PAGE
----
sn_routing messaging. This is now complete and all changes have been merged to the main branches of all these crates. We’ve also made some progress in trying to move the
sn_routing message definitions to the
sn_messaging crate, although this is still an ongoing task with a lower priority than most of the other things we are working on.
We’ve also merged some API improvements made by @Scorch onto the
qjsonrpc crate which makes path parameters generic. Thus we’d like to thank him for his contribution.
BRB - Byzantine Reliable Broadcast
Tuesday marked another milestone as we merged the CI/CD PRs which resulted in automated test coverage, versioning and our first releases of the brb crates on crates.io.
A major improvement since last week’s update that made it into this release is support for generic Actor types via rust traits. This means that the code is now flexible enough to support most/any public key cryptography algorithm or library without further changes to the core libraries. Support for ed25519 is already included but we will be looking at adding BLS support. Even hardware signing devices could be added in the future.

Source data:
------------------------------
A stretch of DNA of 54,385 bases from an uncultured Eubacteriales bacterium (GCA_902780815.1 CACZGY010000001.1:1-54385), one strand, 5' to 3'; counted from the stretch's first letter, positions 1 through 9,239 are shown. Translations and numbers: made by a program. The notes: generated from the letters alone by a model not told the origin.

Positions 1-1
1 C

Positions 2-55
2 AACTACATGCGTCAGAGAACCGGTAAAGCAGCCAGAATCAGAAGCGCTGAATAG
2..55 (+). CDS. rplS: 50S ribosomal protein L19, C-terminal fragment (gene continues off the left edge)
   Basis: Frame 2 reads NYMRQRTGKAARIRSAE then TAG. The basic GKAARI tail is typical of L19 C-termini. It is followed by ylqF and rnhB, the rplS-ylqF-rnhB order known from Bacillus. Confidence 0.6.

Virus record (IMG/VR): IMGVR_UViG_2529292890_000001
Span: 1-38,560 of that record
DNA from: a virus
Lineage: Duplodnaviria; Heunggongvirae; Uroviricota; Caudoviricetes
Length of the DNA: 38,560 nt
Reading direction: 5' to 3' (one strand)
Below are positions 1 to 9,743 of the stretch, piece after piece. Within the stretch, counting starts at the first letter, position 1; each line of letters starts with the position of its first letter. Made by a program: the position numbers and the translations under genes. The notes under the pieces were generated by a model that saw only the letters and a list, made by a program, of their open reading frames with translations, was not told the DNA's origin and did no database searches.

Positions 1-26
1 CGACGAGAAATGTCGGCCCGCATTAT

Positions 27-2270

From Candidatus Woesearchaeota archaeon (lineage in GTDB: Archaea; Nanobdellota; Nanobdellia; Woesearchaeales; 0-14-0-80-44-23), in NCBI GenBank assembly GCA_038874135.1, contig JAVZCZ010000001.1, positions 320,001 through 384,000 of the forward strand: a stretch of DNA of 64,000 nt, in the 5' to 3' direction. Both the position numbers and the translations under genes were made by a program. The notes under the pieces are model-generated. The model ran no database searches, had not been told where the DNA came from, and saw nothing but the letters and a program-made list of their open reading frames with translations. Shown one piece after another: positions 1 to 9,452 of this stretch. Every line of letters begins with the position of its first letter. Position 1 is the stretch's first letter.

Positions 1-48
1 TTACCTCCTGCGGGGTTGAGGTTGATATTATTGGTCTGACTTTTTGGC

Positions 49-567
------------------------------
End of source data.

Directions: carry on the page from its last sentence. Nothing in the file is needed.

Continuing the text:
Additional improvements include:
- The brb_node_qp2p CLI has some display fixes and a new retry command in case of any dropped packets.
- logging. All println calls have been changed to appropriate logging functions.
Work in progress:
- test cases are being improved to return results and remove any calls that would panic()